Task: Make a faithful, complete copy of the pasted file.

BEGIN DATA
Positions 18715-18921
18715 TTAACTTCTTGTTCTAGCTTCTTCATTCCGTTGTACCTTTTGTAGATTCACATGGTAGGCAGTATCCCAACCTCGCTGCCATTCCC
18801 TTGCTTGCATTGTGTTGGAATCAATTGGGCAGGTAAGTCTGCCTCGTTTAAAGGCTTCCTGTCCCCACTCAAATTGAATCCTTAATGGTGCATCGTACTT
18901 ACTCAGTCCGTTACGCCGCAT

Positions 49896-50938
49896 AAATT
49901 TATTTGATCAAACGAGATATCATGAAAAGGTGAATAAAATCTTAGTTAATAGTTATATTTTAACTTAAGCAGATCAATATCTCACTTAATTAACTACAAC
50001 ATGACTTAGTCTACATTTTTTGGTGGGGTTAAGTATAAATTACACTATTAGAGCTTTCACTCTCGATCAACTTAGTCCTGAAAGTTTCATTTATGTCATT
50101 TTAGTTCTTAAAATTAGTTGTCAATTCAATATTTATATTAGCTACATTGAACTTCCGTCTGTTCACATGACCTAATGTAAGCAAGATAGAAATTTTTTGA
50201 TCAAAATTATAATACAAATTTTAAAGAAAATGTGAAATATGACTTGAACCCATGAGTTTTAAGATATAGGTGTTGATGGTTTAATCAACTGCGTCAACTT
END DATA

Positions 18715-18921
18715 TTAACTTCTTGTTCTAGCTTCTTCATTCCGTTGTACCTTTTGTAGATTCACATGGTAGGCAGTATCCCAACCTCGCTGCCATTCCC
18801 TTGCTTGCATTGTGTTGGAATCAATTGGGCAGGTAAGTCTGCCTCGTTTAAAGGCTTCCTGTCCCCACTCAAATTGAATCCTTAATGGTGCATCGTACTT
18901 ACTCAGTCCGTTACGCCGCAT

Positions 49896-50938
49896 AAATT
49901 TATTTGATCAAACGAGATATCATGAAAAGGTGAATAAAATCTTAGTTAATAGTTATATTTTAACTTAAGCAGATCAATATCTCACTTAATTAACTACAAC
50001 ATGACTTAGTCTACATTTTTTGGTGGGGTTAAGTATAAATTACACTATTAGAGCTTTCACTCTCGATCAACTTAGTCCTGAAAGTTTCATTTATGTCATT
50101 TTAGTTCTTAAAATTAGTTGTCAATTCAATATTTATATTAGCTACATTGAACTTCCGTCTGTTCACATGACCTAATGTAAGCAAGATAGAAATTTTTTGA
50201 TCAAAATTATAATACAAATTTTAAAGAAAATGTGAAATATGACTTGAACCCATGAGTTTTAAGATATAGGTGTTGATGGTTTAATCAACTGCGTCAACTT